‘Only China can help Philippines’: Duterte turns to Beijing as rift with US widens

Philippines' President Rodrigo Duterte. © Erik De Castro
Historically one of the staunchest US allies, the Philippines is pivoting to China, as President Rodrigo Duterte prepares for his first state visit to Beijing, and has proposed not just an economic, but a military partnership with the country’s giant neighbor.

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"My grandfather is Chinese. It's only China that can help us," Duterte, who was elected in June, told Chinese state news agency Xinhua before embarking on a four-day trip that begins Tuesday.

"All that I would need to do is just to talk and get a firm handshake from the officials and say that we are Filipinos and we are ready to cooperate with you, to help us in building our economy and building our country."

Duterte said that the Philippines, whose GDP per capita has rapidly fallen behind that of its eastern neighbor since the turn of millennium, said that he had big infrastructure plans for his homeland, that couldn’t be realized “for lack of the capital stock.”

"If we can have the things you have given to other countries by the way of assistance, we'd also like to be a part of it and to be a part of the greater plans of China about the whole of Asia, particularly Southeast Asia," said the 71-year-old leader.

Duterte also promised to avoid inflaming the ongoing dispute about ownership of the South China Sea, over which both Beijing and Manila have a claim.

“There is no sense in going to war. There is no sense fighting over a body of water,” said Duterte of the lucrative shipping route, which could also become a major source of hydrocarbons. “It is better to talk than war. We want to talk about friendship, we want to talk about cooperation, and most of all, we want to talk about business. War would lead us to nowhere.”

In a pointed remark, the Filipino leader said that any negotiations would take place without mediators hostile to China – presumably Japan and the US. Washington has realigned its own geopolitical strategy to confront Beijing’s growing regional might.

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"We are not interested in allowing another country to talk. I just want to talk to China," said Duterte.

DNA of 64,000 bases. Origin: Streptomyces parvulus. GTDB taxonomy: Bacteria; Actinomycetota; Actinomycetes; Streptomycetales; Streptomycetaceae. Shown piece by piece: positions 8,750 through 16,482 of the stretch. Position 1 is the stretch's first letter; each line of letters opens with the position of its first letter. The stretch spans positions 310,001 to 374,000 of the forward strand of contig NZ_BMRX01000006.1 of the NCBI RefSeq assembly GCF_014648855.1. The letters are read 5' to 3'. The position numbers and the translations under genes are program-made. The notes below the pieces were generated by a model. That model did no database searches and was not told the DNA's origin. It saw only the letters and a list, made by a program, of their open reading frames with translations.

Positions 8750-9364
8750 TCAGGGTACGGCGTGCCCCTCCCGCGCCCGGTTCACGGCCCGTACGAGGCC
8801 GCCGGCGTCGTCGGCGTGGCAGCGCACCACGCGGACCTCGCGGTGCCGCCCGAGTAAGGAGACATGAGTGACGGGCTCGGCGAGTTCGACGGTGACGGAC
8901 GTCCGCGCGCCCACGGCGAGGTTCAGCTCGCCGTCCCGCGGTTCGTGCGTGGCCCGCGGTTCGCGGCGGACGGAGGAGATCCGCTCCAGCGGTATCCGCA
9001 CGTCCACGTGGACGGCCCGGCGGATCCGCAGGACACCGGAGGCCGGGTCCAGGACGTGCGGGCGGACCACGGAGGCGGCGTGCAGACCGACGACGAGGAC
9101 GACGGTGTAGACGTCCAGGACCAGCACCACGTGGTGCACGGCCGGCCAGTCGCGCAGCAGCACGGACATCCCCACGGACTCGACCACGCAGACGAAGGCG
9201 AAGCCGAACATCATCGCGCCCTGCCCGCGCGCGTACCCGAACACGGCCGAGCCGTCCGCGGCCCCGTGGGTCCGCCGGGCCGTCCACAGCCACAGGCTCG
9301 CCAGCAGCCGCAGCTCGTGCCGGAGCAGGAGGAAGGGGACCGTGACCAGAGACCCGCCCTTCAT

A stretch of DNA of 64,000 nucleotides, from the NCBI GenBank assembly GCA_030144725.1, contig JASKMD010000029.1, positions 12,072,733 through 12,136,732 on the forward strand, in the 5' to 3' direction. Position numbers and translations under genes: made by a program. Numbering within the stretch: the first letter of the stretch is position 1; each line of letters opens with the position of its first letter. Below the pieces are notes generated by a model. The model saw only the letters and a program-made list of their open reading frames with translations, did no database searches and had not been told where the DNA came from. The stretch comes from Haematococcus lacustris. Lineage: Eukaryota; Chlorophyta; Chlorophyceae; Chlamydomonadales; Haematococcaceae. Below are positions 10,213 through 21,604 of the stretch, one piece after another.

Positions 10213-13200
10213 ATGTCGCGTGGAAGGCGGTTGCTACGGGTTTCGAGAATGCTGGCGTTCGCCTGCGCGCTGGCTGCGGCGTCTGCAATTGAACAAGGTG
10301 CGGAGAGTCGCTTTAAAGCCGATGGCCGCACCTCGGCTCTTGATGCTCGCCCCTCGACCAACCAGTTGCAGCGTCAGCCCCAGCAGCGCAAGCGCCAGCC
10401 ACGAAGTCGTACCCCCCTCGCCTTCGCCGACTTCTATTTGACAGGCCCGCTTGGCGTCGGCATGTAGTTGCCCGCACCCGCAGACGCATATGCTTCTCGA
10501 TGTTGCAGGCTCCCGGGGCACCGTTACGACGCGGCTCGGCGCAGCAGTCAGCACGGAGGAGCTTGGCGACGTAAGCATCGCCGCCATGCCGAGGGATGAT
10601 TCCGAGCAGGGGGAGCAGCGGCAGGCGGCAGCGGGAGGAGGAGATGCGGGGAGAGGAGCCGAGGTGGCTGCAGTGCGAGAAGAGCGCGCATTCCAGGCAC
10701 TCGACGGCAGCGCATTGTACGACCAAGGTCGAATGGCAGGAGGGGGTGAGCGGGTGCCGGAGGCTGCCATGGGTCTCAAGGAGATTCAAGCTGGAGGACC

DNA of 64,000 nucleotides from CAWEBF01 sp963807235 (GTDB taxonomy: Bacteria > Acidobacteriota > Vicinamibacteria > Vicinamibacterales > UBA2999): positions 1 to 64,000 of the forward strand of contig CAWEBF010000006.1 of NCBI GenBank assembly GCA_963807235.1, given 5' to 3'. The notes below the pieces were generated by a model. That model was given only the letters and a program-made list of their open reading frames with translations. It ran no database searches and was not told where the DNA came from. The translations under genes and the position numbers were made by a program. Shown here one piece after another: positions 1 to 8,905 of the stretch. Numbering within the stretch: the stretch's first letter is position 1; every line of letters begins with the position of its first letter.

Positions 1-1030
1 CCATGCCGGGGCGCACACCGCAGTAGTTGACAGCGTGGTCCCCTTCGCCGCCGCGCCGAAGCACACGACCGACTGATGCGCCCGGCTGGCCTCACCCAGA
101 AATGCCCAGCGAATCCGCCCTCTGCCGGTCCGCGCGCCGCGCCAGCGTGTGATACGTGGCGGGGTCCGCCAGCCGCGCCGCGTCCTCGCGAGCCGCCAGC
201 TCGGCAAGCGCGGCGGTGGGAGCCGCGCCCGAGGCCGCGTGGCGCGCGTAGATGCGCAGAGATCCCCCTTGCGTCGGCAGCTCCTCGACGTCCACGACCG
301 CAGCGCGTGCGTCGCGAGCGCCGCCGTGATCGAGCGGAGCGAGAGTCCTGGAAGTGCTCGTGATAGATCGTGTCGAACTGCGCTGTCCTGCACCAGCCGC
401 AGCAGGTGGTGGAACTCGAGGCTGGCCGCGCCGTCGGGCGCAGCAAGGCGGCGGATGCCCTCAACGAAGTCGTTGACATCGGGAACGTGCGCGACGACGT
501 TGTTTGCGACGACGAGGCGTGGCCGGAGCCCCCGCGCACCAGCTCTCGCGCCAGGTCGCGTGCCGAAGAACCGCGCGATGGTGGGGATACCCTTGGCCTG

Duterte has announced that the country would no longer stage joint war games with the US, the country that has several bases inside the country, and supplies almost all of its military equipment.

"I have given enough time for the Americans to play with the Filipino soldiers,” Duterte told Hong Kong-based Phoenix Television. "This will be the last. It has been programmed. I do not want my soldiers to be humiliated."

Instead, he told the TV station he was open to drills alongside Russian and Chinese troops.

Since his election, Duterte has been engaged in a war of words with Washington focused largely on his hardline tactics in combating drug crime in the Philippines, which the US say violate human rights. He even called the US President Barack Obama a “son of a whore” when speaking to the media, but later downplayed the comment, saying it was not meant to be a personal insult.

Duterte has already indicated that he was willing to turn to China if the West’s attitude toward his government would not change. During a speech in Brunei, Duterte said he was not “angry” with the US, the EU and the United Nations for challenging his approach, but in his interview he contrasted their attitude to that of Beijing’s.

“Some other countries know we are short of money, but instead of helping us, all they had to do was just to criticize. China never criticizes. They help us quietly. And I said that's why it's part of the sincerity of the people,” Duterte told Xinhua.

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